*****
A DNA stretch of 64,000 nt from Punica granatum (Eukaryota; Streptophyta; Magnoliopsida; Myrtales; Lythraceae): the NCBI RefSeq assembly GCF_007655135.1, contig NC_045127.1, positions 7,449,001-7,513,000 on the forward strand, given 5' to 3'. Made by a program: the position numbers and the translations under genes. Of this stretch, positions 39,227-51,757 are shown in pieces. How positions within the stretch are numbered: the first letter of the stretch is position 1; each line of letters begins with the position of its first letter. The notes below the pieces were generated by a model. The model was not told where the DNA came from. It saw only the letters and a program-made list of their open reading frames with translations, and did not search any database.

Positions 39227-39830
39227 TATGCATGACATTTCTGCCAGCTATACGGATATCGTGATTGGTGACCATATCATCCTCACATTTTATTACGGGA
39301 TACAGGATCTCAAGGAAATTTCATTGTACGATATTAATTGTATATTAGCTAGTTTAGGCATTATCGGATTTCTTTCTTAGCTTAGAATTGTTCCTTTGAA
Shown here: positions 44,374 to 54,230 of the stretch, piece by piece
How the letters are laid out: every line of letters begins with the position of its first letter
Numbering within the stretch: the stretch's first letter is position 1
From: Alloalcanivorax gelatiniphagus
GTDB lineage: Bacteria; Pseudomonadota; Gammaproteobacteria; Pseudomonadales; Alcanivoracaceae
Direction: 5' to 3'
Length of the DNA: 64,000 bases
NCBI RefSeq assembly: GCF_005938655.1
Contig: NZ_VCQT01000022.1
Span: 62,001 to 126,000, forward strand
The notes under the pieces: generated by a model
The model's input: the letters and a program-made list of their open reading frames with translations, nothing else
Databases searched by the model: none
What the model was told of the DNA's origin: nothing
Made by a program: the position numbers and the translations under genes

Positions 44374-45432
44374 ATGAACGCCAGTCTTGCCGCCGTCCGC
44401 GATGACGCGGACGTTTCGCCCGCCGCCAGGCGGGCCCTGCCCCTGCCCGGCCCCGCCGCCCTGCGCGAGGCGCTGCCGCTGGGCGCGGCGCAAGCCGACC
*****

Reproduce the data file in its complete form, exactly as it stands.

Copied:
A DNA stretch of 64,000 nt from Punica granatum (Eukaryota; Streptophyta; Magnoliopsida; Myrtales; Lythraceae): the NCBI RefSeq assembly GCF_007655135.1, contig NC_045127.1, positions 7,449,001-7,513,000 on the forward strand, given 5' to 3'. Made by a program: the position numbers and the translations under genes. Of this stretch, positions 39,227-51,757 are shown in pieces. How positions within the stretch are numbered: the first letter of the stretch is position 1; each line of letters begins with the position of its first letter. The notes below the pieces were generated by a model. The model was not told where the DNA came from. It saw only the letters and a program-made list of their open reading frames with translations, and did not search any database.

Positions 39227-39830
39227 TATGCATGACATTTCTGCCAGCTATACGGATATCGTGATTGGTGACCATATCATCCTCACATTTTATTACGGGA
39301 TACAGGATCTCAAGGAAATTTCATTGTACGATATTAATTGTATATTAGCTAGTTTAGGCATTATCGGATTTCTTTCTTAGCTTAGAATTGTTCCTTTGAA
Shown here: positions 44,374 to 54,230 of the stretch, piece by piece
How the letters are laid out: every line of letters begins with the position of its first letter
Numbering within the stretch: the stretch's first letter is position 1
From: Alloalcanivorax gelatiniphagus
GTDB lineage: Bacteria; Pseudomonadota; Gammaproteobacteria; Pseudomonadales; Alcanivoracaceae
Direction: 5' to 3'
Length of the DNA: 64,000 bases
NCBI RefSeq assembly: GCF_005938655.1
Contig: NZ_VCQT01000022.1
Span: 62,001 to 126,000, forward strand
The notes under the pieces: generated by a model
The model's input: the letters and a program-made list of their open reading frames with translations, nothing else
Databases searched by the model: none
What the model was told of the DNA's origin: nothing
Made by a program: the position numbers and the translations under genes

Positions 44374-45432
44374 ATGAACGCCAGTCTTGCCGCCGTCCGC
44401 GATGACGCGGACGTTTCGCCCGCCGCCAGGCGGGCCCTGCCCCTGCCCGGCCCCGCCGCCCTGCGCGAGGCGCTGCCGCTGGGCGCGGCGCAAGCCGACC